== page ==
How LocalStack Won Me Over on Mocking AWS Locally
Longtime followers of my various nonsense may recall that, in years past, I was very much opposed to the idea of local development for cloud workloads — particularly Serverless projects. “You can’t develop on a plane with remote dev, but honestly, how often is that a problem?” was one of my points, as an example.
Then, toward the end of 2021, I stopped talking about mocking cloud services locally (but obviously didn’t stop mocking cloud services in general). This was the result of a single conversation with the founders of LocalStack, a company based on a project that came out of Atlassian.
Why local development for AWS makes sense
The premise of LocalStack is simply to emulate AWS APIs and their responses for local development. It’s an idea that always struck me as a little bit goofy for two primary reasons.
First, AWS has a lot of services, each with their own sprawling APIs. That’s one hell of a lot of surface area to cover. It’d be borderline impossible to cover the majority of the services along with their various behaviors.
Second, developing against an ersatz implementation of AWS services inherently means you’re reducing the fidelity of your development environment as compared to production. Down this path lies a whole mess of trouble of the “works on my machine” variety.
The LocalStack team’s answer to these issues was rather insightful and, with the benefit of hindsight, blindingly obvious:
Imagine a large enterprise that onboards a few thousand developers a year. Some percentage of them will need to learn how AWS works. How do you build effective guardrails that let them develop against the platform without introducing a whole bunch of friction? Or without running the risk of cost overruns and data leakage?
Then, look at the large customer environments you encounter. How many services are they using on a daily basis that are meaningful workload components for their applications? And for those services, how much of the API surface are they really working with?
I started that conversation expecting to affirm my relatively low opinion of LocalStack’s approach. I ended it asking to invest in the company. I’ve been a (very) small investor in LocalStack ever since.
Let’s build something locally
With the launch of LocalStack 2.0, now seems as good a time as any to talk about what my experience with it has been like.
In a cloud security equivalent of a memento mori, I have a website that actively checks whether IAM has failed open globally. You can see it for yourself at HasIAMFailedOpenYet.com. It’s pretty cloud-native; it’s an API Gateway that’s connected to a Lambda function. When invoked, it checks whether it has permissions to access something that it very explicitly does not. Should that call ever succeed, it will display a radically different message than it currently does. All of this is deployed via the CDK, and it works well.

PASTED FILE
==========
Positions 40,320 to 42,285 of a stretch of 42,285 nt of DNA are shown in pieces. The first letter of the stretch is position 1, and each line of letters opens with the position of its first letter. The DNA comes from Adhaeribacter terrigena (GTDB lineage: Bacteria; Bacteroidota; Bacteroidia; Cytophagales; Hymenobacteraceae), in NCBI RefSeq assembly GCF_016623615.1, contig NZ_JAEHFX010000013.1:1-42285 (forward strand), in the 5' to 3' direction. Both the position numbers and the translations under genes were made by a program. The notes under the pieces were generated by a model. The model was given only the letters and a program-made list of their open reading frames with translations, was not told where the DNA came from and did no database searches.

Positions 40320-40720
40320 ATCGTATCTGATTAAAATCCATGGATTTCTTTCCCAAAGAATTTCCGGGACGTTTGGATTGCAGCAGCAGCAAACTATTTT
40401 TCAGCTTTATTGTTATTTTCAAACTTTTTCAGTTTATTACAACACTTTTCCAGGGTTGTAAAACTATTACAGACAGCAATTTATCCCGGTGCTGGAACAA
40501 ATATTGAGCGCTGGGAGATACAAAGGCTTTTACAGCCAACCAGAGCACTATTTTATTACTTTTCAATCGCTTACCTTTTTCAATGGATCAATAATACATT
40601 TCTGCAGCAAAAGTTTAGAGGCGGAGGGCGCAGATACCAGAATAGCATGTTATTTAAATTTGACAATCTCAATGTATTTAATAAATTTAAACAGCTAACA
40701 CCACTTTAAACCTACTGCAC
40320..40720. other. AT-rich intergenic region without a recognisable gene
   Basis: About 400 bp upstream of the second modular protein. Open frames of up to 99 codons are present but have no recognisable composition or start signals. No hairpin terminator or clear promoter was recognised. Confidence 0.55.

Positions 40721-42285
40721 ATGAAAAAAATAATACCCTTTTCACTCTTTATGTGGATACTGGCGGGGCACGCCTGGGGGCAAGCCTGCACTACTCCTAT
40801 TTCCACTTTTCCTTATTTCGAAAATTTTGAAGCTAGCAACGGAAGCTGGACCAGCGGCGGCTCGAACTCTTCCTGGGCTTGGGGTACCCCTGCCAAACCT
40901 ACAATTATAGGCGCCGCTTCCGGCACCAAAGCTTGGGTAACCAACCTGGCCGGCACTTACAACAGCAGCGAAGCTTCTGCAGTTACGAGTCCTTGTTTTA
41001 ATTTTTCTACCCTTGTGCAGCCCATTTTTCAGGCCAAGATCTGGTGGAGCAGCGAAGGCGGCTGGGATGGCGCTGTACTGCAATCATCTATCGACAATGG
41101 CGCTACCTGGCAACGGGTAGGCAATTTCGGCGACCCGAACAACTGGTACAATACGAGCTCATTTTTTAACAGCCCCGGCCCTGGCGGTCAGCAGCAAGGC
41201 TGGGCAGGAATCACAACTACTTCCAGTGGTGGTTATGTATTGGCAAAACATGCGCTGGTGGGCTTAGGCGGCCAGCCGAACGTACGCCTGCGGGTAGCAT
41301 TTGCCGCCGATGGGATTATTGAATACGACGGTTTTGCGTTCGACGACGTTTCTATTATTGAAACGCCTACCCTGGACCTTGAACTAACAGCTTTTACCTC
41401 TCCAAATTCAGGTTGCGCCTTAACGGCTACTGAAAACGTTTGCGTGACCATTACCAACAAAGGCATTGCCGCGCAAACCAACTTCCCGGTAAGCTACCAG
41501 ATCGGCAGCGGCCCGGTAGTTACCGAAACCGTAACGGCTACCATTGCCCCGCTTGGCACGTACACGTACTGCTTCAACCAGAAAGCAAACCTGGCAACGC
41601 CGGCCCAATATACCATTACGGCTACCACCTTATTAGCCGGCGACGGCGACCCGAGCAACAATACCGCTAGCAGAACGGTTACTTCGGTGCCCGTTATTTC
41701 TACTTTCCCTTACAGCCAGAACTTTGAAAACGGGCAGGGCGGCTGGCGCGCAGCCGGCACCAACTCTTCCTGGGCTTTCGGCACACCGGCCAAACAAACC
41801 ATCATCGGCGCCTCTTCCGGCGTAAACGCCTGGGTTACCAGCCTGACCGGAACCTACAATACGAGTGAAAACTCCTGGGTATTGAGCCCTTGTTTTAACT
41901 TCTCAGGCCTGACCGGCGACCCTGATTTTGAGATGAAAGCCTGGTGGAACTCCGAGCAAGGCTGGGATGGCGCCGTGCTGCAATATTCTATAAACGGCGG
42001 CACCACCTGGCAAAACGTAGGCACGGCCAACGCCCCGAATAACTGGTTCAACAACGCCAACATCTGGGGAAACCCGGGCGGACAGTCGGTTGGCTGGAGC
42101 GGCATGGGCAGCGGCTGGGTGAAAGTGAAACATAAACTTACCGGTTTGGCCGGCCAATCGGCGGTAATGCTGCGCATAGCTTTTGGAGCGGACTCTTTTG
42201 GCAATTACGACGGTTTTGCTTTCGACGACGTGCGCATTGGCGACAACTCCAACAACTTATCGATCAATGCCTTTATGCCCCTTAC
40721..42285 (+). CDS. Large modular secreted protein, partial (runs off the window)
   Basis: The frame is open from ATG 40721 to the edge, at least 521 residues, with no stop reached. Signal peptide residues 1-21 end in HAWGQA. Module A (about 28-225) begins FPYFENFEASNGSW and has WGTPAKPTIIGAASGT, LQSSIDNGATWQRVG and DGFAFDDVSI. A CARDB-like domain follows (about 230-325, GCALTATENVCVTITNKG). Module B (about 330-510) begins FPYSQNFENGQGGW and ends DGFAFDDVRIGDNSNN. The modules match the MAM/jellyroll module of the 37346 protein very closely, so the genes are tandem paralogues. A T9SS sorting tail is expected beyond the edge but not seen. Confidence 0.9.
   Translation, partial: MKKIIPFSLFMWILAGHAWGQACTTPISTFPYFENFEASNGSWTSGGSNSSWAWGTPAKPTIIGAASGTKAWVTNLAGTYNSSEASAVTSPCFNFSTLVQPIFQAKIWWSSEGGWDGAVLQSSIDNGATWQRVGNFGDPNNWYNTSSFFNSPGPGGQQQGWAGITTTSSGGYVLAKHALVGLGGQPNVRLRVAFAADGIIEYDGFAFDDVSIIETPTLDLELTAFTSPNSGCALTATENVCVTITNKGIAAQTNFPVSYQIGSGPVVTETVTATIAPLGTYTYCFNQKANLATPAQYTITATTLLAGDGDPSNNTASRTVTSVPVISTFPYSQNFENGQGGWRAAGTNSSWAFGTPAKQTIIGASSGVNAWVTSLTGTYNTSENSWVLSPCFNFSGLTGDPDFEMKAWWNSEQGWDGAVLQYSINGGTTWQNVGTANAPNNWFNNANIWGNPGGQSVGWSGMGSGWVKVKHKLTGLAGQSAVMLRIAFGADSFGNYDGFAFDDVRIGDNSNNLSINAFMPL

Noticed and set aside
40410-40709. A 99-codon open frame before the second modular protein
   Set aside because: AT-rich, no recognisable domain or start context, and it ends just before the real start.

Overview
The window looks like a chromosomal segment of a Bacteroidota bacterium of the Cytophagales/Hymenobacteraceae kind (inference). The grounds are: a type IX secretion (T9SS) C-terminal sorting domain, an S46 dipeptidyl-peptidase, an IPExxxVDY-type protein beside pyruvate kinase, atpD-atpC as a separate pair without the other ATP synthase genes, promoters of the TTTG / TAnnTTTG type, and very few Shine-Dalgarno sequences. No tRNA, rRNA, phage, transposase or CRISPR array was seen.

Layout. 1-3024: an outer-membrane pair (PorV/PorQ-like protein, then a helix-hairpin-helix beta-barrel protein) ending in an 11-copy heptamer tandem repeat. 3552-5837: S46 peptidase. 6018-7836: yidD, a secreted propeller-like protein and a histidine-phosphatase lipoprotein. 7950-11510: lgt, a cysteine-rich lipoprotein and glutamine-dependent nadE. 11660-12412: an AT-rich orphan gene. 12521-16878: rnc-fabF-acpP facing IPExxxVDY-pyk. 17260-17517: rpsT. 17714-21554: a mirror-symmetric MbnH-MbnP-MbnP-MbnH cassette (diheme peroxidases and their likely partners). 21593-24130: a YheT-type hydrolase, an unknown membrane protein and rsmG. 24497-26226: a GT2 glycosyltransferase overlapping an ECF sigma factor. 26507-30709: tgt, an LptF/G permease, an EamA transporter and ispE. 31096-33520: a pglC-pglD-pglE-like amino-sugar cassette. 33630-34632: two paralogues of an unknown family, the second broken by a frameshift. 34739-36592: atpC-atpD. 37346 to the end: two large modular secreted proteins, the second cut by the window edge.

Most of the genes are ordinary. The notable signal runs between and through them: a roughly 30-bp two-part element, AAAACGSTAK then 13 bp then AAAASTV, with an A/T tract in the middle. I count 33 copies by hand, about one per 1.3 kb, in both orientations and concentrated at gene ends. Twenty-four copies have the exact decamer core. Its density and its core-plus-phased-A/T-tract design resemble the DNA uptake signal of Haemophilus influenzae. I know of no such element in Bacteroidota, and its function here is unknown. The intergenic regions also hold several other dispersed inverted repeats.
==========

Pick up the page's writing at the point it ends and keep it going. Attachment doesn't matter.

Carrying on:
I have to make one change to my codebase to get this to work, since we’re all barely functional piles of technical debt. I’ve hardcoded the Zone ID for the Route 53 zone responsible for the domain into my code; generating a local Route 53 zone with the same name and swapping out the Zone ID is a prerequisite here.
Then, a simple
cdklocal bootstrap; cdklocal deploy takes about 90 seconds to complete. It generates a CloudFormation template, uploads it to the local endpoint, and provisions the 35 resources I defined via the CDK. That includes S3 buckets; API Gateway integrations; Lambda functions, which in turn execute in Docker containers locally; and, most useful for latency purposes, fake ACM certificates that’ve been DNS validated. LocalStack’s CloudFront emulation doesn’t include the several minutes of waiting around for it to update globally as a blocking condition; it just updates the thing and carries on.
When it completes, I can visit the site locally and see exactly what you see when you visit HasIAMFailedOpenYet.com (though admittedly I do have to click through a TLS certificate error first). I’m able to rapidly iterate on the site, redeploy it, and never incur a penny of AWS charges.
Message from a reformed skeptic
Local development for cloud services is not, it turns out, nearly as silly as I once thought. LocalStack can lower costs when it comes to safely training developers, building efficient workloads, and, sure, standing up ridiculous websites. The breadth of AWS API coverage LocalStack has managed to deliver is rather breathtaking (and I don’t just say that as an investor). Its customer list reads like a who’s who of enterprises that take their business seriously.
While I wouldn’t use LocalStack for everything, I absolutely will be using it for a subset of things that I don’t feel like paying big money for AWS development. And since it works on any arbitrary laptop, you can emulate AWS on a plane — which is exactly where I’ve written this post.